I'm going to show you some of the PBRs now being loaded up and I'm going to show you some of the unofficial modifications that we made. The veterans here will notice that these are both the Mark II Boats, and there's several ways to know that. One, the two 50-caliber guns, which are dead center in the picture, are far enough apart that the gunner will sit more or less between them. On the earlier Mark I Boats, the barrels were close together and the gunner sat more behind them than between them. You'll also note the Herculon cover over the barrels being pulled back for maintenance, and you'll notice a big spotlight on the side of the gun. You'd leave this off until the last minute and then turn this on when it was time to shoot. The gun itself could be trained left and right electrically. You'll notice the railings or gunnels. It's a stronger metal and it enables the boat to be picked up out of the water with a crane. The drawback of it is up a canal that's got a lot of leaves and vines, a VC or a North Vietnamese could reach out and lay a live grenade up on that deck and because of that raised lip, the grenade would not roll off the deck and into the water and once the grenade was tossed up there, somebody had to be a hero real quick before everybody got killed. Now, look in the upper left corner of the picture, you'll see what looks like a chair from when you were in the first grade in school, underneath that plastic chair, there's a pedestal made up of four heavy springs and a steel plate. We came up with that ourselves. It drops in behind the two guns and the bow gunner sits on that and it has this for its purposes. If a mine or a grenade goes off under the bow of the boat, that sudden vertical movement could break his back and/or his neck. Sitting on the springs like that, it worked like a shock absorber and it made sure that the bow gunner might get hurt and bruised, but he certainly wasn't going to break any vertebrae or a skull in this.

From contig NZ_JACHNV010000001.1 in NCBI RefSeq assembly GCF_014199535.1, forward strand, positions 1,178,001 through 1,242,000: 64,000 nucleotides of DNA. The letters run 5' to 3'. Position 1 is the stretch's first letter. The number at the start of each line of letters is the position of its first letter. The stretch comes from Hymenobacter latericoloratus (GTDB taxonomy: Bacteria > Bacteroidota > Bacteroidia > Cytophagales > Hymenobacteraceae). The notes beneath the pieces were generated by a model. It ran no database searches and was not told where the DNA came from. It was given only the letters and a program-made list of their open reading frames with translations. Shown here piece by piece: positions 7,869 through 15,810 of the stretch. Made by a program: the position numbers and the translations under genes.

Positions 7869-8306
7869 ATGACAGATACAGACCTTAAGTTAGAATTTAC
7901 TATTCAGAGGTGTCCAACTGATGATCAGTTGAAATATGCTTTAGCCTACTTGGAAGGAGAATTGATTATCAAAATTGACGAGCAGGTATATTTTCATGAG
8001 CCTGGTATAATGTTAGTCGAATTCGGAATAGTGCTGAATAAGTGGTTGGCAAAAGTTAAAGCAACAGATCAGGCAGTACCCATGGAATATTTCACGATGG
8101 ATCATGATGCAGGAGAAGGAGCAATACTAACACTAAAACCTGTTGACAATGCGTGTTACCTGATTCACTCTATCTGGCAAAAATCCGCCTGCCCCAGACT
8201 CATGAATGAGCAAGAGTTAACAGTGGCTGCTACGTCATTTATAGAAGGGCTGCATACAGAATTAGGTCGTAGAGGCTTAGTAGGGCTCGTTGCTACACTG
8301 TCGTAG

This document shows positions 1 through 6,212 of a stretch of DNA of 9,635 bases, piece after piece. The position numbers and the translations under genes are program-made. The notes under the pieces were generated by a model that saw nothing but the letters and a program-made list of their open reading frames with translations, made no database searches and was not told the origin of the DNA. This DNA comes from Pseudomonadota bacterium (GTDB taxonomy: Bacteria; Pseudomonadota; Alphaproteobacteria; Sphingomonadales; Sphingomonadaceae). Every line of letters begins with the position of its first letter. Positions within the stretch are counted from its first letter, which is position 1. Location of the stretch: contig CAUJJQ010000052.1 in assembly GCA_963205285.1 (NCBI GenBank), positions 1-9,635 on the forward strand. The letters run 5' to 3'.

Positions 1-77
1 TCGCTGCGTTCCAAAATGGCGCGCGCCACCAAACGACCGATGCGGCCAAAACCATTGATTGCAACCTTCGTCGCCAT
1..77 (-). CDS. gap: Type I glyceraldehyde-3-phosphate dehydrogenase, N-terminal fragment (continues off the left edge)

Slide VAS022656, No Date, Edwin L. Oswald Collection, The Vietnam Center and Archive, Texas Tech University. Accessed 25 Oct. 2014. <http://www.vietnam.ttu.edu/virtualarchive/items.php?item=VAS022656>.
Pub. Credit Line
VAS022656, Edwin L. Oswald Collection, The Vietnam Center and Archive, Texas Tech University